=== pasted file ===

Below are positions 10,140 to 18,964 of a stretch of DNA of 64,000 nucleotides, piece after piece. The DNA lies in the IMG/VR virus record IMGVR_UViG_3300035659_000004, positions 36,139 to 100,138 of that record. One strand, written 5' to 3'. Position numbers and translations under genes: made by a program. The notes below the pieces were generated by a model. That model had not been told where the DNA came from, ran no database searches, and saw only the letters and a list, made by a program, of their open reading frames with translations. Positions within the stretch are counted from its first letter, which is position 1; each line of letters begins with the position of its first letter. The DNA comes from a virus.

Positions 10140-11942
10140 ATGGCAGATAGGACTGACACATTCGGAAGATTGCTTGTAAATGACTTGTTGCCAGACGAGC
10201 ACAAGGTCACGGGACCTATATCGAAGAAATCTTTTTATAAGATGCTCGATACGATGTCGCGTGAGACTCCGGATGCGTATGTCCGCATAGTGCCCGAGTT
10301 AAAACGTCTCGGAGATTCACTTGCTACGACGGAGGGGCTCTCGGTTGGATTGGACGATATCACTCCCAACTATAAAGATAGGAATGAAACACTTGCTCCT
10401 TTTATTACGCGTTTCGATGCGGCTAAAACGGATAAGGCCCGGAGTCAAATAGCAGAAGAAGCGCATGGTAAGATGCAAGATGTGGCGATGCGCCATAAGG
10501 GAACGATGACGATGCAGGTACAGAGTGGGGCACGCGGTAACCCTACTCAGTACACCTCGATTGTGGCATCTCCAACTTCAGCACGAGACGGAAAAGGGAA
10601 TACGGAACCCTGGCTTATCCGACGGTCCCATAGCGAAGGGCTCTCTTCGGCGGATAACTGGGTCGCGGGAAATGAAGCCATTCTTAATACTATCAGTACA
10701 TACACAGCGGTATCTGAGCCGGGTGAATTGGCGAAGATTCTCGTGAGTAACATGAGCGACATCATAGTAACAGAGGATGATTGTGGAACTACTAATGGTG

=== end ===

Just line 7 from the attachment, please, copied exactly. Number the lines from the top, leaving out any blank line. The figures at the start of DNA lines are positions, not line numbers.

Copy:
10501 GAACGATGACGATGCAGGTACAGAGTGGGGCACGCGGTAACCCTACTCAGTACACCTCGATTGTGGCATCTCCAACTTCAGCACGAGACGGAAAAGGGAA